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Tracings - a photographic investigation into being in the land

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Berg , C (2003) Tracings - a photographic investigation into being in the land. PhD thesis, University of Tasmania.

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Abstract

My primary motivation for this project has been to find a photographic
language that communicates the experience of being in the land.
The conventions of landscape photography are largely based on the concept of
looking at the landscape rather than being in the land. These conventions rely
on the monocular lens of the camera, linear perspective and, by implication,
produce a distancing, totalising view.
My investigation led me to abandon the use of the photographic camera and
find methods and techniques that required my physical engagement with the
environment and a touch-dependant manner for making images. I combined
the old technology of the photogram and the relatively new technology of the
digital scanner. Both image making processes rely on the physical contact of
an object with the surface that produces the image. In both cases, the resulting
image represents a trace of the object and a fragment or detail from the larger
environment. The added component of text, also refers to experienced time
and place.
I chose Maria Island, off the East Coast of Tasmania, as the exclusive location
for my project and conducted extended field trips there. Remnants of flora
and fauna and journal notes collected on the island became the source
material for the making of my photograrns, digital prints and text.
Searching for an appropriate format of presentation resulted in the
development of the frieze as an open visual device. The frieze invites physical
movement and imagining beyond the material borders of the images.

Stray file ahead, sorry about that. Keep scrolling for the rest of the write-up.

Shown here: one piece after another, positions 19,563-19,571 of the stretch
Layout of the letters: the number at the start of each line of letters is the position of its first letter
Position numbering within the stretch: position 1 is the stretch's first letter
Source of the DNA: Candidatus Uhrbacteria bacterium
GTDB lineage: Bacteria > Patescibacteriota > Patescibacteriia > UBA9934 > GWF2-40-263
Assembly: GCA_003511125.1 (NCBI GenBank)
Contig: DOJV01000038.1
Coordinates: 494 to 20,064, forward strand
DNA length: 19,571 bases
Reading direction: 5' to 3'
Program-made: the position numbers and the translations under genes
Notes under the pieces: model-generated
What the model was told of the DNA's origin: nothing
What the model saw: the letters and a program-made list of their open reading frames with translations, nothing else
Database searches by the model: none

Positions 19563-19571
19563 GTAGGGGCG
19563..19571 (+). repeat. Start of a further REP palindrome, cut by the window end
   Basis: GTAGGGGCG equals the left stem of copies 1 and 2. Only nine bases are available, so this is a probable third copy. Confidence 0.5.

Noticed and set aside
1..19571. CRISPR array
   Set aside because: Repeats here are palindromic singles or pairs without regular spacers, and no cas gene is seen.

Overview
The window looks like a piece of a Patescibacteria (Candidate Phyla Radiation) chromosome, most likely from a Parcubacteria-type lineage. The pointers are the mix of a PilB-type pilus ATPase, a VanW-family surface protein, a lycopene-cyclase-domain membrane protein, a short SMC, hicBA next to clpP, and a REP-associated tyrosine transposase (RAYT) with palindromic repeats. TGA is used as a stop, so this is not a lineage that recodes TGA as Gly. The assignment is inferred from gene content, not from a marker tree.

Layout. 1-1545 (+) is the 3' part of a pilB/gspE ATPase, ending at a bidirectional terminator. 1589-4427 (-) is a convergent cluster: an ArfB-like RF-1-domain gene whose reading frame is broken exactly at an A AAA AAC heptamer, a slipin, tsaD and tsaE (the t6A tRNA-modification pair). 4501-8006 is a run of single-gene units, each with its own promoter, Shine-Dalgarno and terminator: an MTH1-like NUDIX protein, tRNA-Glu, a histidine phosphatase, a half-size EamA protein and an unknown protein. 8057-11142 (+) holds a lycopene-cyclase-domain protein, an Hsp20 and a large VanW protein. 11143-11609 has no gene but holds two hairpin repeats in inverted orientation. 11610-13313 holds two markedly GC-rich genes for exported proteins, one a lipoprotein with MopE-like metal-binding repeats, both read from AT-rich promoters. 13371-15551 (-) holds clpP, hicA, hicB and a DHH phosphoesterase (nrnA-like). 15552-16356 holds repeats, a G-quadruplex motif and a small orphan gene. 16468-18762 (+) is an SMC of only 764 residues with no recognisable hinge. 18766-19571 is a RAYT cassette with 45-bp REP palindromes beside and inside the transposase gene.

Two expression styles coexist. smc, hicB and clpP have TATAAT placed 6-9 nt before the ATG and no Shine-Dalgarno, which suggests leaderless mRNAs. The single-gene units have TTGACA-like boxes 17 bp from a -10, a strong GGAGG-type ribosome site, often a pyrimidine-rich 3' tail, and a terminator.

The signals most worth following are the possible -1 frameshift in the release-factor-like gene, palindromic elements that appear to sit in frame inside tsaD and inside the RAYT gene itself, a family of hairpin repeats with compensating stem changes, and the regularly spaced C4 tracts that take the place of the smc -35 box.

The theoretical context of my project is based on a comparison between a
Cartesian perspectival representation of landscape, and a phenomenological
approach to communicating experience.
The visual field I have identified for my project comprises works by artists
Richard Long, Hamish Fulton, David Stephenson, Tokihiro Sato, Nikolaus
Lang, John Wolseley, Karl Blossfeldt, Harry Nankin and Susan Derges as well
as a reference to drawings from the Baudin expedition. I have discussed the
works in regard to issues that are relevant for my own project; how they deal
with land, fragment and detail, the awareness of being in time, the trace and
the format of the frieze.
My original contribution to the field consists in how I have employed the two
seemingly disparate technologies of the photogram and the digital image to
materially engage with the land and to transfer this into a coherent expressive
body of work. My investigation has resulted in an interpretation of the
environment of Maria Island that resonates with my experience of being in the
land and provides one model for a viable phenomenological approach to
landscape representation.

Item Type: Thesis (PhD)
Additional Information:

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Date Deposited: 13 Apr 2010 05:24
Last Modified: 11 Mar 2016 05:54
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